Signs of a difficult delivery

Most births proceed without incident, and your role as a foster parent is to quietly monitor the birthing process. However, call C.A.R.E. (or an emergency contact if after hours) immediately if any of the following happens during delivery:

  • The mother cat seems to be straining or having strong contractions for a period of 1 hour without delivering a kitten.
  • There is unusual discharge from the vulva under the tail. Normal discharge is green; abnormal can be black, cloudy, or foul-smelling.
  • The mother is not cleaning the kittens after delivery. If this occurs, use a piece of sterile gauze and remove any fluid from the nose and mouth. Then dry the kitten using a clean towel and a gentle rubbing action.
  • A kitten is not breathing. If this occurs, rub him vigorously with a towel for several minutes all over his body to stimulate breathing.
  • Occasionally the umbilical cord will not separate from the mother and kitten. If this occurs, take a thread or floss (unwaxed, unminted) and tie a knot ½ inch from the kitten’s belly and another knot 1 inch towards Mom, and then cut the cord with the scissors between the two knots. This will prevent bleeding if the cord tears. Don’t be surprised if the cord retracts back inside mom during a contraction. The cord and placenta will be delivered in time. Never pull on the cord to try and get it out.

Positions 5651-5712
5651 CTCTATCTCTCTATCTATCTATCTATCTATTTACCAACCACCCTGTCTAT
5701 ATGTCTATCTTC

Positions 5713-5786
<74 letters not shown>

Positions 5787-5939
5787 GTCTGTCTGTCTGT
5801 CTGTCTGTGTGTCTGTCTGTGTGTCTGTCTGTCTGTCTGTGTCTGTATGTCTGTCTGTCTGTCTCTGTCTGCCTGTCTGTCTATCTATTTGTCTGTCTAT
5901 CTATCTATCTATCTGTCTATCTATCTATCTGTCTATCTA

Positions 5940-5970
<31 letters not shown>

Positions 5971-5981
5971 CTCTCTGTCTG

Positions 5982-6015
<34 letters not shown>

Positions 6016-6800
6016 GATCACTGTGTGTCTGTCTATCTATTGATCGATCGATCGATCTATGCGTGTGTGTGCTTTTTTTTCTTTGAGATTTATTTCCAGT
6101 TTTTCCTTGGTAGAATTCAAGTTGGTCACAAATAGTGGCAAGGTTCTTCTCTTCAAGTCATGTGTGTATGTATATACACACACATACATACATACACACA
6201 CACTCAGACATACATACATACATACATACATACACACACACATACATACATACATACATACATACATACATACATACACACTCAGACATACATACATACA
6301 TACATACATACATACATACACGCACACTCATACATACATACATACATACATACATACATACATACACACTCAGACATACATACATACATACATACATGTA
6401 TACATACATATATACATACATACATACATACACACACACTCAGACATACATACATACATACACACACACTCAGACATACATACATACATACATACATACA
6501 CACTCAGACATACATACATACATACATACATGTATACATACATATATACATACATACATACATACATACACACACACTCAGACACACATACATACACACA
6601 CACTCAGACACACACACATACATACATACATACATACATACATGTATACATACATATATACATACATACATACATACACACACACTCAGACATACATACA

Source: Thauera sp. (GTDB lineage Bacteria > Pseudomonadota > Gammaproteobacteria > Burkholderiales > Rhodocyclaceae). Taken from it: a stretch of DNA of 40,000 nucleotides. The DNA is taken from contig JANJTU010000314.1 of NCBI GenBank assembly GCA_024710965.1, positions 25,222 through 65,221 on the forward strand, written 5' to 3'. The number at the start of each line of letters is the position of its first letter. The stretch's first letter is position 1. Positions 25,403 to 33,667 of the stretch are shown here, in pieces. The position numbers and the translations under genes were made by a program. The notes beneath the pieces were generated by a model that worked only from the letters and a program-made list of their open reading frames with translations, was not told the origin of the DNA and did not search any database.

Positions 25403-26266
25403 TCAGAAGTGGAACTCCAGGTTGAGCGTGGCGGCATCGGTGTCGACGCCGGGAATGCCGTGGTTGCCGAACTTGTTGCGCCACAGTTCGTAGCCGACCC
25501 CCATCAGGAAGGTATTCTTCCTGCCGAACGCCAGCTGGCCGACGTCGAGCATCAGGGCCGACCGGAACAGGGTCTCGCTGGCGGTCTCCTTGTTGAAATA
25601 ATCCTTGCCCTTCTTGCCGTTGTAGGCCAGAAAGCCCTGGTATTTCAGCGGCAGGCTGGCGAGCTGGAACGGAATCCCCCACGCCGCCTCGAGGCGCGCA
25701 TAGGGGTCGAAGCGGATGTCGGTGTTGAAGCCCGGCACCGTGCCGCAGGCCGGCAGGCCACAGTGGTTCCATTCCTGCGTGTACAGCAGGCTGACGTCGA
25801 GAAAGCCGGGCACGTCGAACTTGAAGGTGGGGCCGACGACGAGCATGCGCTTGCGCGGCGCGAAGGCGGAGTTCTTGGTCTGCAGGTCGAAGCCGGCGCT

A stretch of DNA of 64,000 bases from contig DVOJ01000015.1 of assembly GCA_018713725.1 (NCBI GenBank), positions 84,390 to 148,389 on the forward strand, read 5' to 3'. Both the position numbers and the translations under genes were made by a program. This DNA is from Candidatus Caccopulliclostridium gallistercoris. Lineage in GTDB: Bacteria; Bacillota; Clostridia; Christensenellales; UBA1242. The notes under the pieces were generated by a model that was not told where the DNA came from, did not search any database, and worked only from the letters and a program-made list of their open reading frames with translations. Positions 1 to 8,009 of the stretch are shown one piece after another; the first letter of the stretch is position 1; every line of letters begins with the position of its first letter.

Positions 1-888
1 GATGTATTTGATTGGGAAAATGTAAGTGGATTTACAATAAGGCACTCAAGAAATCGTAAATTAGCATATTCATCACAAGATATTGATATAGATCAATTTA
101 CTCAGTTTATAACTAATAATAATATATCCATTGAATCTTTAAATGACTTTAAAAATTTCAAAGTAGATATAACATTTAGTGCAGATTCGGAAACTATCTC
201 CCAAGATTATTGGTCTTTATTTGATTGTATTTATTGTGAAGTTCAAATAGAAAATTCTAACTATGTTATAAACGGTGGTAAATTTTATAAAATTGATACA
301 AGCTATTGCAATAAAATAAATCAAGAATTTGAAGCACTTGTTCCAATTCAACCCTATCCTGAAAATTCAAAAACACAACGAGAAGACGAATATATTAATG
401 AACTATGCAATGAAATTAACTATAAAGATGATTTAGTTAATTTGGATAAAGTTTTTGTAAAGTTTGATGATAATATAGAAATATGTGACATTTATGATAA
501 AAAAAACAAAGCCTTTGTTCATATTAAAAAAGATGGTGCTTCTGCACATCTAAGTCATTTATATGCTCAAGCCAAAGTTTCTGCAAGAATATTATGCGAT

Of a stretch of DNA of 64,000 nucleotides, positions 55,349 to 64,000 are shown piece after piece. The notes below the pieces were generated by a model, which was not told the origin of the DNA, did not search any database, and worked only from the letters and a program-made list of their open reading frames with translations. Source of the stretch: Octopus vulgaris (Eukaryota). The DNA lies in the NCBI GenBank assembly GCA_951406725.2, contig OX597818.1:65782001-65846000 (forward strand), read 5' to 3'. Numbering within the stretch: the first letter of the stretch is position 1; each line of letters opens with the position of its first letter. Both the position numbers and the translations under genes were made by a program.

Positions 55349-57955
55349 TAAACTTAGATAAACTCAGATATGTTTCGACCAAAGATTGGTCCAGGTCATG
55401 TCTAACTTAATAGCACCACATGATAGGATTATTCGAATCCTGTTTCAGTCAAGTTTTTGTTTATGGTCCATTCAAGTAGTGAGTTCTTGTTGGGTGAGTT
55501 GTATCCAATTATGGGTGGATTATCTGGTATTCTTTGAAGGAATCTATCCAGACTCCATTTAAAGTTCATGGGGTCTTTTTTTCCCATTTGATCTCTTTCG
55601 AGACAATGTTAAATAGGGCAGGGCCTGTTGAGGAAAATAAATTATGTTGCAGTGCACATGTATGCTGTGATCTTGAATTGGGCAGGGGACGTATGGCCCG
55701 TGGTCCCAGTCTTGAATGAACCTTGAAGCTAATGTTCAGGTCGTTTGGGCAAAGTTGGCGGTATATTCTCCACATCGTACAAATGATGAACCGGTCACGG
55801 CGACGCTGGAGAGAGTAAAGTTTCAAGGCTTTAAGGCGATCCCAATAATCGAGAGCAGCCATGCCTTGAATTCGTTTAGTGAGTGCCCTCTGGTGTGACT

• You observe any excessive bleeding (more than approximately two teaspoons).

Post delivery

After the delivery of the litter is finished, try to observe the family to make sure that the kittens are nursing, and that mom is not bleeding excessively from the vagina.  If things are not as they should be, call the appropriate C.A.R.E. staff immediately using our Support Contacts page. Once the event is concluded, and mom and kittens are resting comfortably, replace the soiled towels with clean fleece or cloth and let the new family rest in peace and quiet. Empty the paper out of the litter box and replace with regular kitty litter.

The temperature in the foster room should be kept a little warmer, especially for the first two weeks after birth. This is even more important if the kittens are orphans – ideally the temperature should be around 80F for the first two weeks. If you aren’t able to heat your whole room to that temperature, you can use Snuggle Safe warming disks, and make sure the nesting box is well insulated. Be sure that the mom and kittens have the option to get away from the warming disks if desired.